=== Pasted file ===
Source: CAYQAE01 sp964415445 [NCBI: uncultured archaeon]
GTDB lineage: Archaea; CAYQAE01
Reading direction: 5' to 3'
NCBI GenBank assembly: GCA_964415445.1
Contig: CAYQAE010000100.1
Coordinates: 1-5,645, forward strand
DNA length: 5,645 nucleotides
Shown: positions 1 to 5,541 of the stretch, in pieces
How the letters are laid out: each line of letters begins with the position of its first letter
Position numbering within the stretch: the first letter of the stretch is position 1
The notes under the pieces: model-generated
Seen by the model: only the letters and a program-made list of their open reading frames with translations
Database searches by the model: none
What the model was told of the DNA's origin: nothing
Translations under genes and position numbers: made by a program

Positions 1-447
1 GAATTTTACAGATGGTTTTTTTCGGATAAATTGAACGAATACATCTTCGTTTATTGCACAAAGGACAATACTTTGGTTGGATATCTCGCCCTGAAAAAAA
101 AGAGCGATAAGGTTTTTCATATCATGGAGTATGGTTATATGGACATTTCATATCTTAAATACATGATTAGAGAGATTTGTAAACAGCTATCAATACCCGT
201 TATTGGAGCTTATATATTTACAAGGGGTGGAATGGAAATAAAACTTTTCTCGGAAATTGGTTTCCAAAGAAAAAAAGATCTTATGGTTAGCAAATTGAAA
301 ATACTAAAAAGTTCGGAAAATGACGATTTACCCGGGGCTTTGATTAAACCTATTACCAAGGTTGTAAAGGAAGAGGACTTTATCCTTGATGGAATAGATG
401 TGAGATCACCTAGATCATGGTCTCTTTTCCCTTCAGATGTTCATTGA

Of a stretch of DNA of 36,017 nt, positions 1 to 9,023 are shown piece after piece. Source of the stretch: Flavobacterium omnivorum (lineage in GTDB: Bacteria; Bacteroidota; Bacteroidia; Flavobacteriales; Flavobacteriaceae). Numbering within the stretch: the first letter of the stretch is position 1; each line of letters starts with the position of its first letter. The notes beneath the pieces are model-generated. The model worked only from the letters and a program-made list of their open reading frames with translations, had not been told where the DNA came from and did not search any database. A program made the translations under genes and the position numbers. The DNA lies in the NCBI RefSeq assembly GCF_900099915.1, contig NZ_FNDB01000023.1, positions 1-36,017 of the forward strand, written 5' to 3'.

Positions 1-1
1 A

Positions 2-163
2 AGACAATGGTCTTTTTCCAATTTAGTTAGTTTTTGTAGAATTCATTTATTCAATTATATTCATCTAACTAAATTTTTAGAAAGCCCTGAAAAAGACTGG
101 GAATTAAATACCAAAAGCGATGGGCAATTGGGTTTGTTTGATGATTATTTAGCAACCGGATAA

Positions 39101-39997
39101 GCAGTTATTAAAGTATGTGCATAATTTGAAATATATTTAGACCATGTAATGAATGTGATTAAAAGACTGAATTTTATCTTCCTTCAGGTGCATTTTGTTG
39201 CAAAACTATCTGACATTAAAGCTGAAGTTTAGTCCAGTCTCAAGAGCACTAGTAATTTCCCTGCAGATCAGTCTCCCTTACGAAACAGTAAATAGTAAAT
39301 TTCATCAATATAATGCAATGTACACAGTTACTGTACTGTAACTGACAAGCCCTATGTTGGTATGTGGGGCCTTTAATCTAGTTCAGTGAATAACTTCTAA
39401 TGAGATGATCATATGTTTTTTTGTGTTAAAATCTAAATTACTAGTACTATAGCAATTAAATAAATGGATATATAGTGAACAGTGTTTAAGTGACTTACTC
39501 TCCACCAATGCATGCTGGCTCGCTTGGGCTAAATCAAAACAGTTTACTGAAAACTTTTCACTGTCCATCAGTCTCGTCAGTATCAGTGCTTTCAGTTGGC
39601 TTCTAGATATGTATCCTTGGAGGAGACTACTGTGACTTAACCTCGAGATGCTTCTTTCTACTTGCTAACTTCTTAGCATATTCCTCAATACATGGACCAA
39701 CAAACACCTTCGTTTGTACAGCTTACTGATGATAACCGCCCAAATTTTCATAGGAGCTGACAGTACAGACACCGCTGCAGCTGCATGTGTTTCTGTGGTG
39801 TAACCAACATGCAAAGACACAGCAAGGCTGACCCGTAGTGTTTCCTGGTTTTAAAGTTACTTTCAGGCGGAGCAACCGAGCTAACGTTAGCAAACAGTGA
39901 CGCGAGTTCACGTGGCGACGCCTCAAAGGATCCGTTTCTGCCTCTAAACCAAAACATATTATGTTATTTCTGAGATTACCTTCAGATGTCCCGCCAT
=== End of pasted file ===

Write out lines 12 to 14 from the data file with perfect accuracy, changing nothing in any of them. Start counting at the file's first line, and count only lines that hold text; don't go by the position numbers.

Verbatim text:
Seen by the model: only the letters and a program-made list of their open reading frames with translations
Database searches by the model: none
What the model was told of the DNA's origin: nothing